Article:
*Warning: Potential Spoilers*
For some, the voyages of the starship Enterprise and her crew are as familiar as the back of one’s hand whilst holding up the Vulcan salute. Their adventures are piloted by William Shatner and Leonard Nimoy, and a new generation takes over where the first left off. For others, such as myself, Kirk and Spock are shaped like Chris Pine and Zachary Quinto, and the adventures we know began in 2009 when the U.S.S. Kelvin was attacked by the Romulan starship Narada. Star Trek Beyond has found a melding point between these two- while the previous two films in this reboot series, Star Trek (2009) and Star Trek Into Darkness (2013) have held a slightly darker tone, Beyond is more playful, more colorful, and (according to my more Trekkie friends) more like the original TV series. At the same time, the journey of Captain Kirk in this new life and the interactions amongst himself and his crew are still the same ones we’ve come to love as the reboot has started branching out.
A little more than halfway through their five year voyage, Captain James T. Kirk (Pine) and his crew stop at a Starfleet base called “Yorktown” to resupply and evaluate themselves. Kirk is struggling with his own purpose in life, and when his second-in-command Spock (Quinto) learns of a personal tragedy, it seems as though the crew of the Enterprise is about to change drastically. Before it can, however, they are called away on one last mission to rescue another crew whose ship malfunctioned and crash-landed on a planet not far from the Yorktown. As the Enterprise approaches, it is attacked by a swarm of unknown aliens, causing Kirk and crew to become stranded themselves. They must rely on their integrity and determination to band together and stop the force that threatens Starfleet and the innocent people in its care.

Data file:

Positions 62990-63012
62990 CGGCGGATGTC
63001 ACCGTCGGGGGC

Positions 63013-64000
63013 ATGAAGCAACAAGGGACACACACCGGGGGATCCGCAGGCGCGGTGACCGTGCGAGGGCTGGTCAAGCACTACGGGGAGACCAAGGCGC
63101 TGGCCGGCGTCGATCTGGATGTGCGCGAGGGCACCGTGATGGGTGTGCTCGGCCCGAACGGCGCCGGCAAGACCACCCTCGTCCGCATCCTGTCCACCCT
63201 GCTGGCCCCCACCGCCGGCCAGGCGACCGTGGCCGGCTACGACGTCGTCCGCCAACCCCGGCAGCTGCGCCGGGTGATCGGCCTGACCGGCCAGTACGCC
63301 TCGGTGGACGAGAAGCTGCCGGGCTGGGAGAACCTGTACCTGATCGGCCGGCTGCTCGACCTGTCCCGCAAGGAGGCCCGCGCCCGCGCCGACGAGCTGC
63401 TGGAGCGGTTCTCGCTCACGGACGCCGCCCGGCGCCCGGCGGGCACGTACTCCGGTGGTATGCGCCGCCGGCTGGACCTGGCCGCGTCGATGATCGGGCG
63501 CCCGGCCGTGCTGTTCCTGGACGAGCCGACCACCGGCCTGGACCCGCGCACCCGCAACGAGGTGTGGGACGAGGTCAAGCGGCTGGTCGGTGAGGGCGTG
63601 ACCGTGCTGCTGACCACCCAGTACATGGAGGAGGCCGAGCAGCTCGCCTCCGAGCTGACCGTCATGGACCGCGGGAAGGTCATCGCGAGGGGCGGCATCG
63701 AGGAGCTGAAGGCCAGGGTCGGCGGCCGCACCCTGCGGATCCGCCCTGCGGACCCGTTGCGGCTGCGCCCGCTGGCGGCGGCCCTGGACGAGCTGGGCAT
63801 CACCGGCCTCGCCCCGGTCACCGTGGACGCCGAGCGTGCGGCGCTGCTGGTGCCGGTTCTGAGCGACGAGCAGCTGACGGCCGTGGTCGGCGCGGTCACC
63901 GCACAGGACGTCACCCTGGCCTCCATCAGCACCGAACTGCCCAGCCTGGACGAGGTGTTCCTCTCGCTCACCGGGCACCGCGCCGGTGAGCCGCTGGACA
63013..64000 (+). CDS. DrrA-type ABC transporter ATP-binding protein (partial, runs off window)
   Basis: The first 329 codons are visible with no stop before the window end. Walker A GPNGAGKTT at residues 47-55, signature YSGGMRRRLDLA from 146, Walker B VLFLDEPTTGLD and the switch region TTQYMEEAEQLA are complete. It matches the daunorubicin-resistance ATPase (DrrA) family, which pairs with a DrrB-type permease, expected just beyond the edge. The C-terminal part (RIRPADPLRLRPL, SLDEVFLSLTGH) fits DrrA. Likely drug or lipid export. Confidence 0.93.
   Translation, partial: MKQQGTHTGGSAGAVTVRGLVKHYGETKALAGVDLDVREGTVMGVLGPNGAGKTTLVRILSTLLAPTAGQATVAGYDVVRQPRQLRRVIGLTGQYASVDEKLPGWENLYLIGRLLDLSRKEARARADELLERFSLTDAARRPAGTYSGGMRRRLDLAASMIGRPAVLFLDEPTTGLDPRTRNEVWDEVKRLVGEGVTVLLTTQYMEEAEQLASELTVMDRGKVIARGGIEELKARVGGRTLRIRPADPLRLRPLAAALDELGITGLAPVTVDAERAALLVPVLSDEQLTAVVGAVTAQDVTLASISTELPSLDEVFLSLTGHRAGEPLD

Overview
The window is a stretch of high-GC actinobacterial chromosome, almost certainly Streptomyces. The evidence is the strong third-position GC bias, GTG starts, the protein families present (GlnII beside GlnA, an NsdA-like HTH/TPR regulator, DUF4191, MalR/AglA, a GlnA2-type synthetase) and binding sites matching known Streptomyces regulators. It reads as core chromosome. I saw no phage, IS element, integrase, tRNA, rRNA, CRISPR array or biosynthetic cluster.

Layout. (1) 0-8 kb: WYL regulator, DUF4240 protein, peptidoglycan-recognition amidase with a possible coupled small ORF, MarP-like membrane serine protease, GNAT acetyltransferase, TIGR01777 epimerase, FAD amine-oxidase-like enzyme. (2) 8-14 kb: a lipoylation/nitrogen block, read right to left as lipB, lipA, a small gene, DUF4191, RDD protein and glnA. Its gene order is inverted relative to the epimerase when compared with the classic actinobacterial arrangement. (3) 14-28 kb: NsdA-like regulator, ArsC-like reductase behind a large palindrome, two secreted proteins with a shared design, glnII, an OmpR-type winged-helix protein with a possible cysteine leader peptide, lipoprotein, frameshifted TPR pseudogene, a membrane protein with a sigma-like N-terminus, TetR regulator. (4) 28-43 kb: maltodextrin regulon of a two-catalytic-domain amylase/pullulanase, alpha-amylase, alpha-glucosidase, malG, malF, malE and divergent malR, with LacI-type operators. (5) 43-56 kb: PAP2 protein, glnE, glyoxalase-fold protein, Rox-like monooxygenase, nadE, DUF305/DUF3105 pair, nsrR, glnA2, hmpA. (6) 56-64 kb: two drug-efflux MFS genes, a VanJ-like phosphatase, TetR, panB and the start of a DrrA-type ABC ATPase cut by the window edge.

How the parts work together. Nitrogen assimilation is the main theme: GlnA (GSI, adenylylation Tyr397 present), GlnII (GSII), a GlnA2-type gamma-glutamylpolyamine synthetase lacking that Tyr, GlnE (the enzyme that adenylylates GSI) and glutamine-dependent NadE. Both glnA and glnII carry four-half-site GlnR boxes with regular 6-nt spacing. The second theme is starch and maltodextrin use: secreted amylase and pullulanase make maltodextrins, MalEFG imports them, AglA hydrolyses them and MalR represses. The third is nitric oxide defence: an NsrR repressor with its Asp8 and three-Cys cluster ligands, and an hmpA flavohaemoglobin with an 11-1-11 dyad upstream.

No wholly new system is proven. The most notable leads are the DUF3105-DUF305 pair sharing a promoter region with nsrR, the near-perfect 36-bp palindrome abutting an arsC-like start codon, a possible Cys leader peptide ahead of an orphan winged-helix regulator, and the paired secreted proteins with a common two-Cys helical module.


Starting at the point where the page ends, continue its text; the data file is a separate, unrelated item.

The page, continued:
The tone of this new Star Trek series, let’s call it the Kelvin series, has always been a bit dark, though not necessarily bad or unpredictable (I mean let’s face it, Benedict Cumerbatch’s reveal as Kahn was only a surprise if you were five). The series predicates on time travel and the deaths of many who lived in the original franchise. It also insists on its characters exploring the darker parts of themselves – what line they are willing to cross for revenge, who they truly are, what they are willing to do for Starfleet, an organization that is founded on peace but has been questioned in every single movie now (though no one seems willing to dwell on that fact). Beyond still has the slightly darker undertone, but they do take a bit of a step back, allowing for exploration, wonder and the feeling of watching an episode on TV instead of a movie – rather than a long, drawn out battle between good and evil, it feels like the problem will wrap up with a neat little bow and the team will head on its next adventure.